In this post we continue our trolley ride through the wild and wonderful world of the Microsoft 70-640 Active Directory Configuration certification exam. Today’s subject is Windows Server 2008 DNS server administration.

The screenshot below shows the relevant section from the 70-640 exam blueprint on configuring DNS server settings.

What we will do here is cover each of the aforementioned bullet points by providing (a) very brief definitions of each technology; and (b) links to relevant Microsoft resources to foster your certification study.

Exam 70-640 Domain 1, Subobjective 2 Configure DNS server settin

Exam 70-640 Domain 1, Subobjective 2: Configure DNS server settings

Forwarding ^

We configure Windows Server 2008 DNS servers as forwarders in order to facilitate the resolution of host names that exist outside of our Active Directory forest. These could be Internet host names or hostnames from other corporate external networks. Conditional forwarding allows administrators to granularly control forwarding to specifically listed DNS domains.

Relevant links:

Root hints ^

The root hints file is a sort of HOSTs file (statically maintained) that a DNS server uses for external host name lookups. A Windows administrator can disable root hints, update it periodically with the names and IP addresses of the Internet root servers, or populate a custom list of root hints entries.

Relevant links:

Zone delegation ^

Zone delegation means transferring the authority of part of your DNS namespace to another group or individual. For instance, we might decide to create a DNS delegated subdomain called and give over authority of that domain to our developers. We ourselves would maintain control of the root domain,

Relevant links:

Round robin ^

Round robin is any easy method for establishing load balancing among two or more replica DNS servers. The purpose of Round Robin is to increase host name resolution efficiency and to conserve network load on your DNS servers.

Relevant links:

Disabling recursion ^

By default, Windows Server 2008 DNS servers use recursion to satisfy name resolution requests on behalf of client devices. The recursion process uses a “walking the DNS tree” metaphor and involves the possibility of querying multiple internal and external DNS servers. To heighten network security, DNS servers that do not need to receive recursive queries should have recursion disabled.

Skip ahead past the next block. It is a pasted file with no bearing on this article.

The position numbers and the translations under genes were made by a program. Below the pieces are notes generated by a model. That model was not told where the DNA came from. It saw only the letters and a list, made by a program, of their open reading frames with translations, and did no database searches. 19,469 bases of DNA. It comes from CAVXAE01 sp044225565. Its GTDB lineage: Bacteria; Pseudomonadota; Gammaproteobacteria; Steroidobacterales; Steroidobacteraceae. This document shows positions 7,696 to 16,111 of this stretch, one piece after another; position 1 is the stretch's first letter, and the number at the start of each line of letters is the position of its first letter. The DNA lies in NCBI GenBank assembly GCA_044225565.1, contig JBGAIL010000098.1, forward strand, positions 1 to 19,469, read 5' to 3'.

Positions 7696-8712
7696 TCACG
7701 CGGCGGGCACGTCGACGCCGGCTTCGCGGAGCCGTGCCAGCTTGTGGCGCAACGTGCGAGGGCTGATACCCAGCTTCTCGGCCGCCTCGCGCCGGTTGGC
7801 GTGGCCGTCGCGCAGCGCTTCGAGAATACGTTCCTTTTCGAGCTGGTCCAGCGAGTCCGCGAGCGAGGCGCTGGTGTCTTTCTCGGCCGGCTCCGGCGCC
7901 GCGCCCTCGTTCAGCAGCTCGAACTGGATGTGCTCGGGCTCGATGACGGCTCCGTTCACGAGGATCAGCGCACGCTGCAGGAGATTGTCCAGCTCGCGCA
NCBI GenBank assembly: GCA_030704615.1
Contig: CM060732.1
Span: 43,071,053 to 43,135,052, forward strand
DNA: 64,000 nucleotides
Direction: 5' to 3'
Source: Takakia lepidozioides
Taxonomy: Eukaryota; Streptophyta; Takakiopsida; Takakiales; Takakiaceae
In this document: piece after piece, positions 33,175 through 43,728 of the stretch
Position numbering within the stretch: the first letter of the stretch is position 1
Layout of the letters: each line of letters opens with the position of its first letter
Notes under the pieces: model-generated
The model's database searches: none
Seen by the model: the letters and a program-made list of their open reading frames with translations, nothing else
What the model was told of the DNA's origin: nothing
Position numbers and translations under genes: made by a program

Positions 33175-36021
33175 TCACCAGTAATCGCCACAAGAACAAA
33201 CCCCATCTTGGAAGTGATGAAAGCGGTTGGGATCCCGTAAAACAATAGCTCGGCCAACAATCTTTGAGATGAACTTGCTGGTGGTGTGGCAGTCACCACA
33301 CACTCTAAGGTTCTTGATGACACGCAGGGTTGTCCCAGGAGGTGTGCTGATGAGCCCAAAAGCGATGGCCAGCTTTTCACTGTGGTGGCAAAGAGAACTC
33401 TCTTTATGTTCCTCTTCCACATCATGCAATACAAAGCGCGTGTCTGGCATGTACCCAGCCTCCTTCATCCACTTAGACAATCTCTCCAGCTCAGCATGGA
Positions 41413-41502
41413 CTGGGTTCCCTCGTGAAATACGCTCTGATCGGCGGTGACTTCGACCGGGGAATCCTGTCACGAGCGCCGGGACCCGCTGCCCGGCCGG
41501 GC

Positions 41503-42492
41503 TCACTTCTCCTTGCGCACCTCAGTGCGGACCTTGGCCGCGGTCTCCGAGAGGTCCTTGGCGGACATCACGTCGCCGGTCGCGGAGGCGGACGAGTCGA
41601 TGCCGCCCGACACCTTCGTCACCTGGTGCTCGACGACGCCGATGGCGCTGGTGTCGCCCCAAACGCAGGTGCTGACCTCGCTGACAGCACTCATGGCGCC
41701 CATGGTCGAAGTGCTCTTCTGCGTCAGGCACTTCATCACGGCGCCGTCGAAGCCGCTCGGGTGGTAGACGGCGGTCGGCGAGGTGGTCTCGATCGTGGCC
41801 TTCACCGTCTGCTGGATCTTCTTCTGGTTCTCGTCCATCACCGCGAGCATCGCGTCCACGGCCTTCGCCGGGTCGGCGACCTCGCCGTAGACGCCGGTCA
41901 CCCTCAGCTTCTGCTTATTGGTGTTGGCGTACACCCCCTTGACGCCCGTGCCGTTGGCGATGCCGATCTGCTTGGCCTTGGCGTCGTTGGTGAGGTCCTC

Relevant links:

Debug logging ^

Windows Server 2008 DNS administrators can enable debug logging in the DNS server as a troubleshooting method. Because the debug logging process, which captures detailed information on DNS query and name resolution traffic, involves significant CPU, memory, and disk space overhead, we should enable debug logging only for the duration in which it is required.

Relevant Links:

Server scavenging ^

As we already know, we establish zone-wide defaults for resource record aging in the start of authority (SOA) resource record properties. Windows Server 2008 DNS Server has the capability of scouring (or scavenging) its DNS zones and purging outdated records. This scavenging process works both for standard primary zones as well as for Active Directory-integrated zones.

Relevant links:

Conclusion ^

A note for your consideration: I hand-picked every Microsoft URL in these articles. As you doubtless noticed, some of the articles are formally geared toward a previous version of Windows Server. Don’t be put off by that! I’ve found that in some cases the quality and accuracy of older Microsoft whitepapers and support articles are superior to their ultra-current counterparts. If you do notice a discrepancy, please make a note of it in the comments portion of this post, and I will post a correction immediately.

In the next post in this series I will discuss a sample practice question for the DNS Server settings subobjective.


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